Passing parameters as “const” is a classic Delphi optimization trick, but the mechanisms behind that “trick” go beyond cargo-cult recipes, and may actually stumble into the “good practice” territory.
Why does it work?
The most well known case is “const String“, for which the compiler than takes advantage of the “const” to pass the String reference directly (as a pointer)… and without increasing the reference counter.
To illustrate what the reference counting implies, here are two screen-shots from the CPU disassembly view, taken in Delphi 6, but the recent compilers up to Delphi 2010 at least behave in a similar fashion (just with the Unicode version of the functions).
I’ve made a pseudo-function, with only one String parameter that calls a single function (here Length(), which isn’t inlined in Delphi 6, and corresponds to LStrLen), guess which CPU disassembly corresponds to “Test(const a : String)” and which to “Test(a : String)”
What you’re seeing on the left is an implicit try…finally construct which is used to protect the reference counting (LStrAddRef/LStrClr) on the implicit local variable used to store the String parameter. If you have such calls nested a few levels deep (not uncommon in object-oriented code), you could accumulate quite some overhead.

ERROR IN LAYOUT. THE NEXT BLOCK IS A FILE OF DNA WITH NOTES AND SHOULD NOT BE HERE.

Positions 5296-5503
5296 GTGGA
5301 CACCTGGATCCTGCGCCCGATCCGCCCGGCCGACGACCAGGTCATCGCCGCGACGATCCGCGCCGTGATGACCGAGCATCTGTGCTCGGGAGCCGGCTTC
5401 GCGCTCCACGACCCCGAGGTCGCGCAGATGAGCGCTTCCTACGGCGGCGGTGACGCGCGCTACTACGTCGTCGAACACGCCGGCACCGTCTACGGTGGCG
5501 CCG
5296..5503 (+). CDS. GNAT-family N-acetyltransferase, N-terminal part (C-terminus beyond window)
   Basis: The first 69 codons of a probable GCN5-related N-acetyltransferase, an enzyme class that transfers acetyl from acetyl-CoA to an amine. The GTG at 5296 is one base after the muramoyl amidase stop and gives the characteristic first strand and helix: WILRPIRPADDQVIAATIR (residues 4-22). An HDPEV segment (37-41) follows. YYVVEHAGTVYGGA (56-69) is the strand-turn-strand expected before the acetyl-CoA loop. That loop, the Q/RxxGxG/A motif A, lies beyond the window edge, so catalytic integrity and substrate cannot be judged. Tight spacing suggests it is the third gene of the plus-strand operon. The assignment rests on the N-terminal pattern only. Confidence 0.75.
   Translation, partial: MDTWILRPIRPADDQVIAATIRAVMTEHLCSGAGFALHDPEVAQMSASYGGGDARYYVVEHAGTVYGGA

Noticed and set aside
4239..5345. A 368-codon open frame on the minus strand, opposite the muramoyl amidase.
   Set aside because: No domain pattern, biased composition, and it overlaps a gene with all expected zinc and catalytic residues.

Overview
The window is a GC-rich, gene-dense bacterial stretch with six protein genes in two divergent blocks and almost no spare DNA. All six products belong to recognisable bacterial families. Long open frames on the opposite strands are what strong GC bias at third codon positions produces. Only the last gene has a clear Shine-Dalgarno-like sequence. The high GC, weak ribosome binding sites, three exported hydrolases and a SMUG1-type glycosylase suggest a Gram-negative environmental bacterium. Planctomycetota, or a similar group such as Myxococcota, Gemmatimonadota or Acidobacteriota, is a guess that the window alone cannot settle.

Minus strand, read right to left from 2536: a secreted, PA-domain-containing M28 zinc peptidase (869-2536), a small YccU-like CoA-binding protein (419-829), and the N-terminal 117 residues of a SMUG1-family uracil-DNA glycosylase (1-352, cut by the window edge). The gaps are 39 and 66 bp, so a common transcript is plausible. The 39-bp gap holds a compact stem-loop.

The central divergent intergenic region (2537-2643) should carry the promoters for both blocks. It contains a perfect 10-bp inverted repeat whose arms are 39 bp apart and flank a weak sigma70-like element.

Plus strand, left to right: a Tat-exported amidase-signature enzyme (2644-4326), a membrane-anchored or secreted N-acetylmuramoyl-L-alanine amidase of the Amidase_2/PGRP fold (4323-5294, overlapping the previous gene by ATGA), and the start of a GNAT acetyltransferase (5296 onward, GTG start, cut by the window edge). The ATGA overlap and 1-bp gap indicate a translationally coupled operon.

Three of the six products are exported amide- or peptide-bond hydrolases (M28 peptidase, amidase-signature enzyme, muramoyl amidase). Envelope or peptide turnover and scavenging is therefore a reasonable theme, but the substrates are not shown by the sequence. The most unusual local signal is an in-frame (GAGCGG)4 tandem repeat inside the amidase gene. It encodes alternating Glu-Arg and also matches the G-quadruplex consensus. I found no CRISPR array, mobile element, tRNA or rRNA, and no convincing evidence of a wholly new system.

Also not see here but hidden within the AddRef and Clr calls are bus locks, which may hit you disproportionately in multi-threading scenarios.
And what if you’re modifying the passed String? Can you forego the “const“? Well no, the extra overhead is still there, and using a “const” still beneficial.
String isn’t the only type affected, there are similar gains for all reference counted types (interfaces, dynamic arrays, records holding reference-counted types). And when passing a record as “const“, there is an additional gain in the lack of defensive copying of the record (the larger the record, the greater the gain).
For ordinal and numeric types, there is no compiler optimization (yet), but it can be good practice to mark them as “const“, not in the optimistic hope that someday the compiler will optimize it, but to ease up debugging and code writing. Copies of those parameters (when you want to modify them in the function body) are typically handled adequately by the compiler (and often enough comes for free), so don’t let performance considerations hold you.
There is one case in which using “const” could have adverse effects, but it involves global variables which you would modify or release during the call… so you don’t really need to know more about it, do you? 😉